As a result of many collective efforts, today, the Narikuravar community celebrates their newly acquired ST status (with very high expectations). “Through this ST status, after years of struggle, we can find developments in education, employment opportunities, livelihood, and other important necessities,” said Anuradha, a fifty-three-year-old Secretary of the Tribal Society.
The Narikuravar victory is one for the ages and a major step in their onward path toward obtaining social justice—a step that proves that relentless and complex strategizing at various political levels can yield successes for one’s community. But this is merely the beginning. The reservation system in India is often critiqued by all sides of the political spectrum, who argue for its abolishment or for its expansion. It is clear that this system, created more than seven decades ago, is in need of reform and transformation to reflect the dynamism of India today. Doing so would confront emerging challenges and acknowledge successes in providing a path for the social, economic, and political mobility of underprivileged groups.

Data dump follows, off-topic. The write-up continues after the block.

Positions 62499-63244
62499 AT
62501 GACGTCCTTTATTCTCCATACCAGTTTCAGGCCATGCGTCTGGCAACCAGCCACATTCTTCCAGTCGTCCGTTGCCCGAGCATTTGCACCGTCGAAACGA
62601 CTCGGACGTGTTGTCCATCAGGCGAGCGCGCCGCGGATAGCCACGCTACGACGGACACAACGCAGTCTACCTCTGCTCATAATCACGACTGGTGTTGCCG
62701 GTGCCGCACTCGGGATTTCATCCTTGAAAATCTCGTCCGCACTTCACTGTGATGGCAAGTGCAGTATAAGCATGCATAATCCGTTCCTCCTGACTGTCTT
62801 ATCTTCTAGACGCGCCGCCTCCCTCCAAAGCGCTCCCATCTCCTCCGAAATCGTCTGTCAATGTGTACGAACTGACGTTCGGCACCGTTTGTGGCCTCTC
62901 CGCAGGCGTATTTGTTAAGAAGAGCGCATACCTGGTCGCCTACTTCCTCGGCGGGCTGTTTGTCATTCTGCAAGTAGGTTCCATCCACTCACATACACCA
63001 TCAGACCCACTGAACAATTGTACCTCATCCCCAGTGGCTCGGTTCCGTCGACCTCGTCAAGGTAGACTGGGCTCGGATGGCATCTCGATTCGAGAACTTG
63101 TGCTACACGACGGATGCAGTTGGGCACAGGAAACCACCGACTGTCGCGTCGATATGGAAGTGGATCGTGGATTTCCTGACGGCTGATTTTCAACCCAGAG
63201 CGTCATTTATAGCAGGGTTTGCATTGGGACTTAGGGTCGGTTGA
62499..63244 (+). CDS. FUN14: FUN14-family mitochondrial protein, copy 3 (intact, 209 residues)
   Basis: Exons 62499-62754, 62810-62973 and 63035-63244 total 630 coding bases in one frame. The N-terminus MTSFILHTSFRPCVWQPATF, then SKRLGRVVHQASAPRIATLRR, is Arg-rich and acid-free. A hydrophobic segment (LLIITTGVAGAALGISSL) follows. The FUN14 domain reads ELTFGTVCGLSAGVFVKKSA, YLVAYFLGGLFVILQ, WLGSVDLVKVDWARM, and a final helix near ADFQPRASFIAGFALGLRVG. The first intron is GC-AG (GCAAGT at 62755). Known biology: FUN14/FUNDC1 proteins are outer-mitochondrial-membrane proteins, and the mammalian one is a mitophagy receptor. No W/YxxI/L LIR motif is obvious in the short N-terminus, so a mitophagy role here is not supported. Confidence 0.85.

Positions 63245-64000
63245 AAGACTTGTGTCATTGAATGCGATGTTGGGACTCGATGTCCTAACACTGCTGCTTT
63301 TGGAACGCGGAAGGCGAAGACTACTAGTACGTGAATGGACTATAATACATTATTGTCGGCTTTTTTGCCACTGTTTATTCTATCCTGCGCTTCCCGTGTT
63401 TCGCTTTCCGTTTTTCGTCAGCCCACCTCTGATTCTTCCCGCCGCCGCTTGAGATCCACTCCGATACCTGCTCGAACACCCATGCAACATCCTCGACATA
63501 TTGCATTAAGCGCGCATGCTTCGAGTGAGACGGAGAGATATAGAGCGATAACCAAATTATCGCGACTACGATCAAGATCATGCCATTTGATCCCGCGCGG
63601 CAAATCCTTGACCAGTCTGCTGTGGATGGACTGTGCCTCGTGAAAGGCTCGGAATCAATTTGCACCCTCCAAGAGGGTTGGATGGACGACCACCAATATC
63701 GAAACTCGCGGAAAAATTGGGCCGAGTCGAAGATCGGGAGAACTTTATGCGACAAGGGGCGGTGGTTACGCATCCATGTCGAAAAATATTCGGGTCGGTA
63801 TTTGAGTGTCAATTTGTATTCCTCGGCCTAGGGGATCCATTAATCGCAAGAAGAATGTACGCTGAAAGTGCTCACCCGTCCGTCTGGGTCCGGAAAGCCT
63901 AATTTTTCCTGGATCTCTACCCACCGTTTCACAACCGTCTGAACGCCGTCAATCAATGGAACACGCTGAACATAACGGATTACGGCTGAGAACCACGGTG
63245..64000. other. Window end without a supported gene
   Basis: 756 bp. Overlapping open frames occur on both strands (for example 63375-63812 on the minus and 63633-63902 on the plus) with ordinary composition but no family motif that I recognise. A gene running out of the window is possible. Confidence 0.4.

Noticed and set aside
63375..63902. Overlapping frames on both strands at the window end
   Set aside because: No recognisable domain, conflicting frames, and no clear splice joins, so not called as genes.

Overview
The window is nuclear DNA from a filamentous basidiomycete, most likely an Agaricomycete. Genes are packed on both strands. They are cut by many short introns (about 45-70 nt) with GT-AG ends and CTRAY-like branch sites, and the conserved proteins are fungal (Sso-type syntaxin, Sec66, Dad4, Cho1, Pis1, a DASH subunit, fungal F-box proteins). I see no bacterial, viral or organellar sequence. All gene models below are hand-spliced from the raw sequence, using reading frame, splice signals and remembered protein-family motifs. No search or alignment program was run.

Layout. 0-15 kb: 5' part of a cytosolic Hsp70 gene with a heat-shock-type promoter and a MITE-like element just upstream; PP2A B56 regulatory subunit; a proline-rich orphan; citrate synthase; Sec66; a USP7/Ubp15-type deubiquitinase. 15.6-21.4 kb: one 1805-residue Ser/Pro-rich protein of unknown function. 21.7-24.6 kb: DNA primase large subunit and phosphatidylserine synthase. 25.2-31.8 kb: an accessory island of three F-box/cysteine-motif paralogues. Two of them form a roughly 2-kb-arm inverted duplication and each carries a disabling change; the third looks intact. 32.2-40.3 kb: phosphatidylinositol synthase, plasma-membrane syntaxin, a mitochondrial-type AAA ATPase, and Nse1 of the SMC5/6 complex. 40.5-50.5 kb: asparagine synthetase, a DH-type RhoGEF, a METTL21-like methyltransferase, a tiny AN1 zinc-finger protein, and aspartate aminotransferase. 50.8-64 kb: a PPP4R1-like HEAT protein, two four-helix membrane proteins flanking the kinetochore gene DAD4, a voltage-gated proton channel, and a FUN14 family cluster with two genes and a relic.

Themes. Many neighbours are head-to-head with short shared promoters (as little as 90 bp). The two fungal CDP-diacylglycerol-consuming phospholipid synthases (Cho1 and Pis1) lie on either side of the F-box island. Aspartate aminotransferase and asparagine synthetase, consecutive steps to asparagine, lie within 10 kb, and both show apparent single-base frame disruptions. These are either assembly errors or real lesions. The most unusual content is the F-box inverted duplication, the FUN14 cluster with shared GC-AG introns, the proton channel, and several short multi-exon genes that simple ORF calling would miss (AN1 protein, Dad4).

Cristina-Ioana Dragomir is a Clinical Assistant Professor in Liberal Studies at New York University and the author of Power on the Move: Adivasi and Roma Accessing Social Justice (Bloomsbury Press, 2022). She was a CASI 2016 Visiting Scholar.
India in Transition (IiT) is published by the Center for the Advanced Study of India (CASI) of the University of Pennsylvania. All viewpoints, positions, and conclusions expressed in IiT are solely those of the author(s) and not specifically those of CASI.